Shares in Apple fell yesterday, but only slightly, after the announcement that the company will have to pay €13bn (£11bn) in taxes.
Shares in the tech giant fell 0.77 per cent yesterday, closing the day at $106 a share, having recovered some earlier gains. Investors appeared less concerned about the ruling, with the company’s cash pile estimated to be around $200bn.
Apple faced the new tax bill after the European Commission ruled the tax rate agreed between Ireland and the tech firm amounted to state aid.
The commission said the deal allowed Apple to pay a maximum tax rate of 1 per cent, falling to 0.005 per cent in 2014. The usual rate of corporation tax in Ireland is 12.5 per cent.
“Member states cannot give tax benefits to selected companies – this is illegal under EU state aid rules,” said Margrethe Vestager, European competition commissioner, who investigated the case.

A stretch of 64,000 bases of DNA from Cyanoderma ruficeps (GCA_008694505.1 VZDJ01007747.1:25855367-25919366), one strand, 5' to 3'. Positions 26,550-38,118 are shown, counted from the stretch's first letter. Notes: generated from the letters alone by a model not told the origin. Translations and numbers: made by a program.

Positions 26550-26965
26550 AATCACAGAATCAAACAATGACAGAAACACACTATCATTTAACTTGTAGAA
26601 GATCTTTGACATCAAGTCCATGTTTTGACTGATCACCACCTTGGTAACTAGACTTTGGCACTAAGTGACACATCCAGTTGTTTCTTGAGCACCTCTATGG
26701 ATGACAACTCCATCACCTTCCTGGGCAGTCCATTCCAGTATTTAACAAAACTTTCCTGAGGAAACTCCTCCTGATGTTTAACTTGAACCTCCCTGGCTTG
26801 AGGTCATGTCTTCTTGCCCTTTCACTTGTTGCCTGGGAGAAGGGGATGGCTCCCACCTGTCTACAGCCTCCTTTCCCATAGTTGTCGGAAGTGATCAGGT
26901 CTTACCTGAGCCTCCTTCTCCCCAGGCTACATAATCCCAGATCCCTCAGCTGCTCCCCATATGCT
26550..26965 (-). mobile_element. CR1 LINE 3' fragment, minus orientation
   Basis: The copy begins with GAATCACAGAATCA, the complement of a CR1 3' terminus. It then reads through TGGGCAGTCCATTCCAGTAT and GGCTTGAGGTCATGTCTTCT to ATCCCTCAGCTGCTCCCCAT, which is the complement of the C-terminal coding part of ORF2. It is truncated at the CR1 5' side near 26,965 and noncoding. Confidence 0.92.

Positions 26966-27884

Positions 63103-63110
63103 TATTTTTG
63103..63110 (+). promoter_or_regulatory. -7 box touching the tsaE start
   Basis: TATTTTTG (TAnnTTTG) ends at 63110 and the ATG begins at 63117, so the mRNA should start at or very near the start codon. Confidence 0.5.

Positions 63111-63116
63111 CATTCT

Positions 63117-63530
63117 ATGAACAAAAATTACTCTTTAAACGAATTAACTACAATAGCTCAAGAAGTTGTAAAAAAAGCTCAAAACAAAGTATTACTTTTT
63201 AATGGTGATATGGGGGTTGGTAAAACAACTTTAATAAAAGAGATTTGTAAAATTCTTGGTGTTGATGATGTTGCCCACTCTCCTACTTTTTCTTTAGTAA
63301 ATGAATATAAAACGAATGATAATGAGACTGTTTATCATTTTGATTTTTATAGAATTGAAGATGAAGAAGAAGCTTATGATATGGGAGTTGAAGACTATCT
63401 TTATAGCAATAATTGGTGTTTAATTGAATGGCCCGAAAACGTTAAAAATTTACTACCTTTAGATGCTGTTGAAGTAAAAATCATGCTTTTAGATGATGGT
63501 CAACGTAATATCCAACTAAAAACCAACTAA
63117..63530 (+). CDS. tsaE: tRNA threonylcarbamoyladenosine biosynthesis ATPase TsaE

“This decision sends a clear message. Member states cannot give unfair tax benefits to selected companies, no matter if they are European or foreign, large or small, part of a group or not. This is not a penalty, this is unpaid taxes to be paid,” she added.
Tim Cook, Apple’s chief executive, said that the decision is a “devastating blow to the sovereignty of EU member states” and would have a “profound and harmful effect” on investment and jobs in the EU.
His comments sparked speculation that the UK could benefit following the ruling, by attracting companies to its shores once it has left the EU.